Trichler one of “99 under 33”
Written by Annie Curran|
September 20, 2013
Under 33 years old and making Diplomatic Courier’s list of “some of the brightest and most innovative minds of the time,” David Trichler took the advice of Secretary of State Colin Powell to heart — that working for the government or in public policy is some of the most “noble and rewarding” work one could do. Powell’s advice, given at a summer program at Georgetown University that Trichler attended while in high school, led Trichler to his current position as operations director at AidData at the College of William and Mary.
Diplomatic Courier’s 2013 list of the “Top 99 under 33 Foreign Policy Leaders” is broken down into catalysts, conveners, influencers, innovators, practitioners, risk-takers and shapers. As an innovator, Trichler is designing “a new solution to a critical global challenge.”
While he says it’s always embarrassing to be publically recognized, Trichler feels flattered because he was nominated by his peers.
“It was a nice gesture to know that other people I worked with valued what I was contributing to the team and to the things we were doing,” Trichler said.
After graduating as valedictorian from Brigham Young University, Trichler moved on to complete his master’s degree at Georgetown University. Since then, Trichler’s resume includes serving as a special assistant to the chairman of the joint chiefs of staff, operating as an advisor to the ExxonMobil Foundation, and serving as a consultant to the World Bank. At AidData, Trichler oversees day-to-day operations.
“You wake up and go to a job you love and you try to do the best you can,” Trichler said.
Members of the AidData staff said they appreciate Trichler’s work.
“AidData is currently going through a period of rapid growth,” Brad Parks, co-executive director of AidData, said in an email. “Our staff has tripled; our budget has increased by a factor of five; and we now have field operations and partnerships with local universities, civil society organizations, line ministries, and USAID missions in Africa, Asia, and Latin America. David has made this rapid expansion in AidData’s global reach and impact possible. He brings an infectious energy, enthusiasm, and stick-to-it-iveness to his job and has raised the bar for all our staff, our students, and our faculty affiliates.”
Troy Shepley, who serves as project manager at AidData, said it is exciting to work with Trichler because, while he is approachable and helpful, he holds his staff accountable for good work.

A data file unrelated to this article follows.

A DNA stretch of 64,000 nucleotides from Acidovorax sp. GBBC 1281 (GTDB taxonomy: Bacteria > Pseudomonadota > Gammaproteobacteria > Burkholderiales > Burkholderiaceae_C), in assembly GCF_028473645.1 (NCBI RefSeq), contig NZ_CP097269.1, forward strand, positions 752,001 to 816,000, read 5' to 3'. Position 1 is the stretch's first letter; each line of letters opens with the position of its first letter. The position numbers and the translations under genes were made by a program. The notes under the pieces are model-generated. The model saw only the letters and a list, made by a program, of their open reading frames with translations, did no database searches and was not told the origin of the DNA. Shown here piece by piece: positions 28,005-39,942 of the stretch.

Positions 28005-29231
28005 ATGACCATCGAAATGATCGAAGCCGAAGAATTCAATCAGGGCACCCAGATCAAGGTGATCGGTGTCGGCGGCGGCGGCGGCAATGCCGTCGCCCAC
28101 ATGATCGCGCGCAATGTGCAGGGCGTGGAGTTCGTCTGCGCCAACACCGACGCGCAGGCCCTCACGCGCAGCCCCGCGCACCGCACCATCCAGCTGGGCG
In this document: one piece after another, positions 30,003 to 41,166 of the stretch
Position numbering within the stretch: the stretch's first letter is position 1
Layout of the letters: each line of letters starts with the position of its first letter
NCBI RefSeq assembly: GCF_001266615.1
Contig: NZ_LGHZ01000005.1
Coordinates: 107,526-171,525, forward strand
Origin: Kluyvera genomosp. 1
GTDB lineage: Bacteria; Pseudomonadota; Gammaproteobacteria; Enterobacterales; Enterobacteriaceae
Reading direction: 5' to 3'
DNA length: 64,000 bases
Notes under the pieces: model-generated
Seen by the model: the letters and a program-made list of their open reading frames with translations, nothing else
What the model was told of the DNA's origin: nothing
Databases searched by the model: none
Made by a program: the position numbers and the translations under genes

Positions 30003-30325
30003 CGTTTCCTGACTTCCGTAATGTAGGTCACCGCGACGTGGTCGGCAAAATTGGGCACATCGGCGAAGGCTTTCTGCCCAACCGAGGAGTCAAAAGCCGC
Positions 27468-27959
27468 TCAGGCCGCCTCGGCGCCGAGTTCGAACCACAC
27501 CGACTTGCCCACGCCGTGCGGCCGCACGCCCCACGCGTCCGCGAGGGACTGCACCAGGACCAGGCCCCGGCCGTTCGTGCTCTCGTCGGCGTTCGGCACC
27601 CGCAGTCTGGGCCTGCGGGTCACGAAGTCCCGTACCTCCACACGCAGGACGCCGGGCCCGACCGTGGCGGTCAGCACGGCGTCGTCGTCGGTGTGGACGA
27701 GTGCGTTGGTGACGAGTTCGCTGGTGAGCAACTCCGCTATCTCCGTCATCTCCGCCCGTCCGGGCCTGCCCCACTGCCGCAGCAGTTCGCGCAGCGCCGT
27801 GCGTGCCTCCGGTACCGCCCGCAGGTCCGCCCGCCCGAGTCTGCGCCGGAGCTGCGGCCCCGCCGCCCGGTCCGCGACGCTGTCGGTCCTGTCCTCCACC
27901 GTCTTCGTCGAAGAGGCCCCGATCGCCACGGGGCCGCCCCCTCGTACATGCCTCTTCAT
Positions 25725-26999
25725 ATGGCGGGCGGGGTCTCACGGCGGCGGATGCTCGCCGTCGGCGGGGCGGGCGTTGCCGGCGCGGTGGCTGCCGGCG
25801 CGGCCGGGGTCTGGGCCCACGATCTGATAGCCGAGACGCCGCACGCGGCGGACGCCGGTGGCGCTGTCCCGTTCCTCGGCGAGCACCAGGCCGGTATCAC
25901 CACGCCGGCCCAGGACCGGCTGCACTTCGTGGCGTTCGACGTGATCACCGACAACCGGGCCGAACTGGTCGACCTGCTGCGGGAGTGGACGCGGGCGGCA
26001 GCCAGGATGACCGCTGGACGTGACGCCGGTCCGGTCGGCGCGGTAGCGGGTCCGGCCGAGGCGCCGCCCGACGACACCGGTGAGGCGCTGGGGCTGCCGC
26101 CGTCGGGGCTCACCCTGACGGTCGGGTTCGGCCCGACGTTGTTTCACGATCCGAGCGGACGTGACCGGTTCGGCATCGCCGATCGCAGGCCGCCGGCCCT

“He’s got a lot of vision and he really implements things,” Shepley said. “[He’s] really driven.”
Trichler says that he thinks of himself as more of a fixer than an innovator. He says perhaps he was put in that category because of the type of work he has to do for AidData.
“The first line of staff will solve them or resolve them, but the problems that get kicked up to me are just a little more complex or nuanced. So often times I take a different approach by using different resources to solve them,” Trichler said. “That combination of resources, whether it’s people or financial resources or technology solutions, means you have to get creative. There’s a little bit of innovation in there.”
Trichler also explained that he thinks he was also put in the “innovator” category because of AidData.
“It’s also a reflection of AidData at William and Mary that what we are doing is innovative and I benefit from that association,” Trichler said.
Students can learn from the people on the list, Trichler believes. He says that many of them got where they are today because they used their peer networks to make connections.
“I think, more broadly, if you look at the list, it does show just the power of this generation,” Trichler said.
To celebrate his achievement, the AidData staff threw Trichler an ice-cream-cake party, and they kept their sense of humor.
“Anytime the printer ran out of paper they called for an ‘innovative solution’ to get back to me, so they keep you humble. It’s a good work environment,” Trichler said.
Trichler has even bigger goals for AidData.
“If foreign aid is more efficient, you can do more with it and touch more people,” Trichler said. “Including our students in that process is to me a great goal. I want to continue to grow AidData. I want to get more students and more of the faculty involved. If we can tee that up for success, we’ll do some incredible good in the world, just because what we’re doing is incredibly valuable for so many people.”